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    PBH Reveals Key Findings From Annual Consumer Research

    Foundation shares insights of moms, other primary shoppers

    Produce for Better Health Foundation has released the results of its latest consumer survey, which polled 700 moms with kids 10 and under, and 600 primary shoppers.

    Key findings and summary points include:

    --Moms and primary shoppers most commonly cite the Internet when wanting information on how to incorporate more fruits and vegetables into daily meals and snacks, with family as the second source of information for moms. The second source of information for primary shoppers, however, is a nutritionist or dietitian, especially for male primary shoppers, single primary shoppers, and lower-income primary shoppers. Supermarkets came in third as a resource for primary shoppers wanting information about fruits and vegetables.

    --All groups want more recipes, cost-saving tips, information on how to store fruits and vegetables, knowing what’s in season, new cooking techniques, and new serving suggestions, which Hockessin, Del.-based PBH notes is available on its “Fruits & Veggies—More Matters” program website.

    --Cost, taste and freshness are the most important factors for moms and other primary shoppers when shopping for fruits and vegetables, and cross-marketing opportunities exist related to these factors. For example, retailers can explain that 100 percent juice, canned, dried, and frozen fruit and vegetables begin as fresh and therefore have “freshness,” as well as demonstrate to moms and primary shoppers how mixing different forms of fruits and vegetables (frozen mixed with canned, dried mixed with fresh, and so on) can help with cost and convenience, while still providing flavor and freshness.

    --Moms and primary shoppers typically spend more than 30 minutes to prepare a meal; 84 percent of moms spend 30 minutes or more, versus 67 percent of primary shoppers. Single, lower-income and younger primary shoppers typically are more likely to spend less time preparing a meal than married, higher-income and older shoppers.

    --Supermarket fliers and in-store signage/displays are still the most efficient communication method to influence all primary shoppers to buy a product, particularly for the female primary shopper. Supermarkets remain the top way moms and primary shoppers learn about the Fruits & Veggies—More Matters national health campaign and are influenced to buy more fruit and vegetables, thereby raising sales and consumption. Currently, 77 percent of moms believe a product is healthy and 69 percent believe it is nutritious when it carries the Fruits & Veggies—More Matters logo on the package. Among primary shoppers, 70 percent believe a product is healthy when the logo appears on the package, and 56 percent believe it’s nutritious.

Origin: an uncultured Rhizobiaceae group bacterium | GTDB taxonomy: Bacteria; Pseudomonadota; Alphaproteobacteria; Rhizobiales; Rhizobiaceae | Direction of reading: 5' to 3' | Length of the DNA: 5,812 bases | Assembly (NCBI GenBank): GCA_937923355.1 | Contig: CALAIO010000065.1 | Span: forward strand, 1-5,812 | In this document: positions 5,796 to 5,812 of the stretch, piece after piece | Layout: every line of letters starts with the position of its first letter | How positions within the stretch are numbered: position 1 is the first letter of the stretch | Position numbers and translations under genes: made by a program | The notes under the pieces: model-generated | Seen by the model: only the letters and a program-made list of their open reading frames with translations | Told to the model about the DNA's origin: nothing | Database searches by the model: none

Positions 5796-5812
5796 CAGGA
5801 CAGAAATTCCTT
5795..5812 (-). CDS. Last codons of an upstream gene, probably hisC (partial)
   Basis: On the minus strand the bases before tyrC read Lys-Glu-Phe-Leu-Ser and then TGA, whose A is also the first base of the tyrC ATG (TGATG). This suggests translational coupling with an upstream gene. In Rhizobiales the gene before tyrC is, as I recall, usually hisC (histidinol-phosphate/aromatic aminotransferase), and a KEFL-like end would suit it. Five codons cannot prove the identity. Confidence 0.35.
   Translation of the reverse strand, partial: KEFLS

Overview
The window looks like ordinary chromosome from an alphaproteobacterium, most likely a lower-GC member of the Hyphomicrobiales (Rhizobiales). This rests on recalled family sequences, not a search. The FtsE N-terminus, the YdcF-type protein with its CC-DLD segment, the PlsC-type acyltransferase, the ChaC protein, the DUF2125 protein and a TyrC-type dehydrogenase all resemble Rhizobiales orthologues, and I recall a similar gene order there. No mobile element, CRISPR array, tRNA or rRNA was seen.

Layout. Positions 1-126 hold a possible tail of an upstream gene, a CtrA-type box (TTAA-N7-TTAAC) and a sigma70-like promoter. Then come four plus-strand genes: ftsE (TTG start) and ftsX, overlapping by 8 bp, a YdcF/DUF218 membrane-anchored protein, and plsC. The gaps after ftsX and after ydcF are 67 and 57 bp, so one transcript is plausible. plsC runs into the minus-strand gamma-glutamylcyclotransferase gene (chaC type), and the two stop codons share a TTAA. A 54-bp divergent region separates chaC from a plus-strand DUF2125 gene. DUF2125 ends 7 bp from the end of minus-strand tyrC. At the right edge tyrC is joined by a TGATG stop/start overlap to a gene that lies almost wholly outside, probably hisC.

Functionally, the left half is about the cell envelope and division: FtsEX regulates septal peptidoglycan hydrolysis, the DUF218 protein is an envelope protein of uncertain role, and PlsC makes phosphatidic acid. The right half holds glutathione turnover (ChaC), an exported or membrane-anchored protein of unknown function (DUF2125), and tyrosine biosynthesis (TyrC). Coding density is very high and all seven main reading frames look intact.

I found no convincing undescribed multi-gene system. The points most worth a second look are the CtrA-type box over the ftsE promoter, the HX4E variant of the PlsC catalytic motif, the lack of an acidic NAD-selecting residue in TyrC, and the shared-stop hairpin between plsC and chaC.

--Male primary shopper data indicates that this group should be marketed to differently. Compared with female primary shoppers, they’re more likely to eat fruits and vegetables because of the energy provided, whereas female shoppers are more likely to eat them to prevent weight gain. The male shopper also more often forgets to buy fruits and vegetables, compared with the female shopper, and finds regular reminders useful. Compared with the female shopper, the male shopper thinks fruit and vegetables are more time-consuming to purchase and prepare. They will more often buy frozen, canned and dried fruit, as well as dried vegetables, 100 percent vegetable juice, and vegetable purees than other forms of fruits and vegetables. Male shoppers rank “healthy” as one of their top factors when shopping for fruits and vegetables, versus “family preferences” for female shoppers. Males also purchase more fruit and vegetables at convenience stores and gas stations, and spend less time making dinner, compared to other primary shopper groups.

    Nonprofit PBH has conducted a consumer survey for the past six years. The complete summary and key point document of this year's survey can be found in the research area of the PBH Foundation website. Del Monte Fresh Produce N.A. Inc. and Produce Marketing Association co-sponsored the research.
     

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